Tuesday, August 3, 2010

Days We Don't Forget

There are days we don't forget.  Like, for instance, if I asked you, "What were you doing when you found out the planes had crashed into the World Trade Center on September 11, 2001?" you would be able to tell me.  Right away.  Just like that.

I'd tell you I remember walking into Mr. Eagan's early morning Algebra 2/Trig in that open, pretty room on the third floor of the old high school and looking up at the Channel 1 TV that was on.  The image of a plane crashing into a building.  World Trade Center.  A yellow Tupperware sippy cup with the lid on and chocolate chip Pop Tarts in hand.  Staring at the screen.  I had no idea what was going on.

Today is another day I don't forget.  Today is August 3.  The third of August.  The last day of my life.  Or at least the life I was comfortable in.  On August 3, 2005, my husband left to serve a two year mission for our church.  No more kissing him goodbye.  No more holding hands.  No more talking on the phone.  No more sound of his laughter.  For two years.

If somebody else wrote this and I was reading it I would think how cheesy it all sounded.  In my head I would call them a baby, stop reading, move on and not think of it again.  What a whiner.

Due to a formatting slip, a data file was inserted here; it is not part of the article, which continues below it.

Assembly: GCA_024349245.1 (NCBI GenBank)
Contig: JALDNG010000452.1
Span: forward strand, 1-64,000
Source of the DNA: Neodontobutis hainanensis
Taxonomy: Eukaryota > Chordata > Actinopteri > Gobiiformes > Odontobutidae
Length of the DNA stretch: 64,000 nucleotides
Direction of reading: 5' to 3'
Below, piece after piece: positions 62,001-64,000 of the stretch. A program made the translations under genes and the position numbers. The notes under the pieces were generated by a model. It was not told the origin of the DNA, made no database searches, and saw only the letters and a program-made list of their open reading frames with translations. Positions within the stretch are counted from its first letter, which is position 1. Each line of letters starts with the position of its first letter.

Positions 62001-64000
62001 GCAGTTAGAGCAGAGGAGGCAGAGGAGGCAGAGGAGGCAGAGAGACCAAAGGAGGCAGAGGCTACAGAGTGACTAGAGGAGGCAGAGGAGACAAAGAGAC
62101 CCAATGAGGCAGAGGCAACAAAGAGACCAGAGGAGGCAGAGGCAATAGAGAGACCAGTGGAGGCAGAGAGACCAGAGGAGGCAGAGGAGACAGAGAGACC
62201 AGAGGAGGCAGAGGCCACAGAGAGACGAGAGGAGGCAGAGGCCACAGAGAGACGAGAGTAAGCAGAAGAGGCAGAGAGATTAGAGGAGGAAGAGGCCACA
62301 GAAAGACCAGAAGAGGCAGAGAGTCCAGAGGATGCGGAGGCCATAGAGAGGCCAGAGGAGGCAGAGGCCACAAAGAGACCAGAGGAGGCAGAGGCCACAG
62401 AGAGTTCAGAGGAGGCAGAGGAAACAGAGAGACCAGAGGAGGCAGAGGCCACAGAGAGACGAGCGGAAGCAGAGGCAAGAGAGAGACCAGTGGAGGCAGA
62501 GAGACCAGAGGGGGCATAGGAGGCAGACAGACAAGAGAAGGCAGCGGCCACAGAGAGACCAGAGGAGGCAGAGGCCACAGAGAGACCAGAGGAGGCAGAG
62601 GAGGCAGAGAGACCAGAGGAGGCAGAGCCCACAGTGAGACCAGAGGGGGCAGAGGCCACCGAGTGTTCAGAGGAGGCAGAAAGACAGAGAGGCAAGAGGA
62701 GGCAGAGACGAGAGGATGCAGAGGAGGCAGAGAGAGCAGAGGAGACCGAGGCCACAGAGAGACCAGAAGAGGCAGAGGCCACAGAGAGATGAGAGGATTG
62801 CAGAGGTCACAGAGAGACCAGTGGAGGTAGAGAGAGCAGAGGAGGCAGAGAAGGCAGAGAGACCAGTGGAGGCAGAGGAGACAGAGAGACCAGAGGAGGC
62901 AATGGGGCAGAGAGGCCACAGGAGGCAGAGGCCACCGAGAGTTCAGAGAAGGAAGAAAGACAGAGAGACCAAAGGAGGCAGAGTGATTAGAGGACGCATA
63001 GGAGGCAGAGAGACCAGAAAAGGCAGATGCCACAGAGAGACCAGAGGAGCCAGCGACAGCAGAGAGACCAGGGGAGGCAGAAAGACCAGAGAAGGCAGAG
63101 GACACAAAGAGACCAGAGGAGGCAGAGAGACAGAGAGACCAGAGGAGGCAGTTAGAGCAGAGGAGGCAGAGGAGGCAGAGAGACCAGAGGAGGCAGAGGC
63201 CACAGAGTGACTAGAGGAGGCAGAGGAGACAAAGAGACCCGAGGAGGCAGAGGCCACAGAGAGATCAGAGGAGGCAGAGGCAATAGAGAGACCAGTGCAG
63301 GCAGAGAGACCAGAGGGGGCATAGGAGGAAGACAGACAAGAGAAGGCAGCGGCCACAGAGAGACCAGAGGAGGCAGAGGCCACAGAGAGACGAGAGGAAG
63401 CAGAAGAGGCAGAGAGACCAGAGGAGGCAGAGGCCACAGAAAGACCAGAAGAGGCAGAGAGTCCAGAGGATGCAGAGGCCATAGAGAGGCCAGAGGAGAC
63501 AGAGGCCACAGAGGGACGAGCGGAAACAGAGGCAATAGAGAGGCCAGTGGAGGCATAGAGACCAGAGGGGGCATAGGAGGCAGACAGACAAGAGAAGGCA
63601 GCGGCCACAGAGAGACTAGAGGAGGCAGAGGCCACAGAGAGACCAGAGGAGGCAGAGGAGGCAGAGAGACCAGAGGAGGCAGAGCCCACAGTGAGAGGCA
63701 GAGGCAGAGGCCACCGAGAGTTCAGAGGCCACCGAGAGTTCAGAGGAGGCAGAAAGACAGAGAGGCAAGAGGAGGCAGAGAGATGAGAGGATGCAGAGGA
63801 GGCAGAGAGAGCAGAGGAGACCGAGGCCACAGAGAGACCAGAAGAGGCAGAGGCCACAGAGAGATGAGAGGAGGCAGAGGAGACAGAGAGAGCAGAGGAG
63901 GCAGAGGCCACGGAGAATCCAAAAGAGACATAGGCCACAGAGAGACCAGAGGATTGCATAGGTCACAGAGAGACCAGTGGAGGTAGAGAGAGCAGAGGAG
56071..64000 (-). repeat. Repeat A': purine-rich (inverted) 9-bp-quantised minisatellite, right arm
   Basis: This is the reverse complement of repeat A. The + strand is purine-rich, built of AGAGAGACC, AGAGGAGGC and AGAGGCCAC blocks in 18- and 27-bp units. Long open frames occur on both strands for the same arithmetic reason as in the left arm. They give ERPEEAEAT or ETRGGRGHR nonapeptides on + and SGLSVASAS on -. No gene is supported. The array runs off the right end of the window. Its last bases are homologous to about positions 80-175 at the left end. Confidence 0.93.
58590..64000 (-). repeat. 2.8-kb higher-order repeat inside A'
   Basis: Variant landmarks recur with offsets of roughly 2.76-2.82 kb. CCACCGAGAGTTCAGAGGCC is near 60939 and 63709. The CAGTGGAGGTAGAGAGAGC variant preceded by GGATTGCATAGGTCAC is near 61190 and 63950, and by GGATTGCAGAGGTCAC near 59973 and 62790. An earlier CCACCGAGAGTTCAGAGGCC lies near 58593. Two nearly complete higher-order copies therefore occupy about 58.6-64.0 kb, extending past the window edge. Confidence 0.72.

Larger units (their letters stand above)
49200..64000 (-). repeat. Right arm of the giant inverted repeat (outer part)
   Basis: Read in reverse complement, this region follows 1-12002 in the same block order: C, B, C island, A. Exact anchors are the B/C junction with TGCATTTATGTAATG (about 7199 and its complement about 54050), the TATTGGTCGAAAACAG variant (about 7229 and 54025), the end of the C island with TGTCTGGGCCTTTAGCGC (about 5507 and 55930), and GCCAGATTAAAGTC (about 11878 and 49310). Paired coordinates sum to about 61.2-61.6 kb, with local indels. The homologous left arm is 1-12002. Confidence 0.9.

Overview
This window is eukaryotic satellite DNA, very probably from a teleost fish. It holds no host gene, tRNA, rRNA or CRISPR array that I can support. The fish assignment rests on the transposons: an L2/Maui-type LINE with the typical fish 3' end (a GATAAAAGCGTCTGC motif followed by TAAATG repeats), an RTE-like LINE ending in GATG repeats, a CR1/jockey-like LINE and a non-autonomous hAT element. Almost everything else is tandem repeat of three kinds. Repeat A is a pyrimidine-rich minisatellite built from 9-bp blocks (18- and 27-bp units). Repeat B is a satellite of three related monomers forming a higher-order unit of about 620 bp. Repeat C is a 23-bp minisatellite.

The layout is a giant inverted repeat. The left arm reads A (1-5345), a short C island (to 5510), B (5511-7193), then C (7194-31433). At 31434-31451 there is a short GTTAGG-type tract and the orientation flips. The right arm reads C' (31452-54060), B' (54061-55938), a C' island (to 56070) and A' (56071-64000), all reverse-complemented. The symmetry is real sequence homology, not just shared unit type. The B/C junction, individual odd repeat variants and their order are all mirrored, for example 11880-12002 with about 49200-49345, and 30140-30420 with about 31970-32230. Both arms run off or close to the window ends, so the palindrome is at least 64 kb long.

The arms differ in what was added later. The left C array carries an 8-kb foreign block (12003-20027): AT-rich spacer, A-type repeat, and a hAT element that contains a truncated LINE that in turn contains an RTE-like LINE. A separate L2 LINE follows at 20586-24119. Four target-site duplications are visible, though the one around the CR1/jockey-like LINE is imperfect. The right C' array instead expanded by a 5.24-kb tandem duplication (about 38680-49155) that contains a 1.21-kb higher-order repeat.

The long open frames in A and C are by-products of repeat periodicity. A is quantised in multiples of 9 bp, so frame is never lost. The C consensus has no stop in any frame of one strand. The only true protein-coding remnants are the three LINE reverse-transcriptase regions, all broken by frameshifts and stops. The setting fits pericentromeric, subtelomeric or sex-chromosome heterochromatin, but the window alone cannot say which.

But since I'm not somebody else and I'm me I don't say that.  I can honestly say that those two years without my husband (boyfriend at the time) was the hardest thing I've ever been through in my life.  Harder than divorced parents and visitation and all of that.  Harder than school and tests.  Harder than auditions for school plays.  Harder than deaths of family and friends.  Harder than pregnancy.  Harder than physical pain.  Because physical pain always seems to go away after a little while.  But I felt a constant ache for two years straight.  I felt a deep, long loneliness.  I cried more than I've ever cried in my life about any one thing.  I wrote him letters like I breathed.  I read those letters now and can't even finish one.  They make me want to barf from all the cheesiness.  But I really felt those things then.

I lived two years of my life not knowing.  But not knowing built quite a lot of faith.  I don't say that to boast.  But to say that, even though I didn't want to go through it, Heavenly Father used that terrible time to build me and shape me.  It was a time I don't forget.  I don't forget all the times when I felt reassured.  I don't forget all the ways I felt comforted in my despair.  And I don't forget the way it all worked out in the end.

Five years later it's August 3rd again.  It's a regular day.  I'm happily married to the man I missed so much.  Our daughter is napping.  I can honestly say that I don't have any real worries.  But five years ago I couldn't honestly say that.  And so, for the sake of all that I learned in the time in between, this is a day I don't forget.

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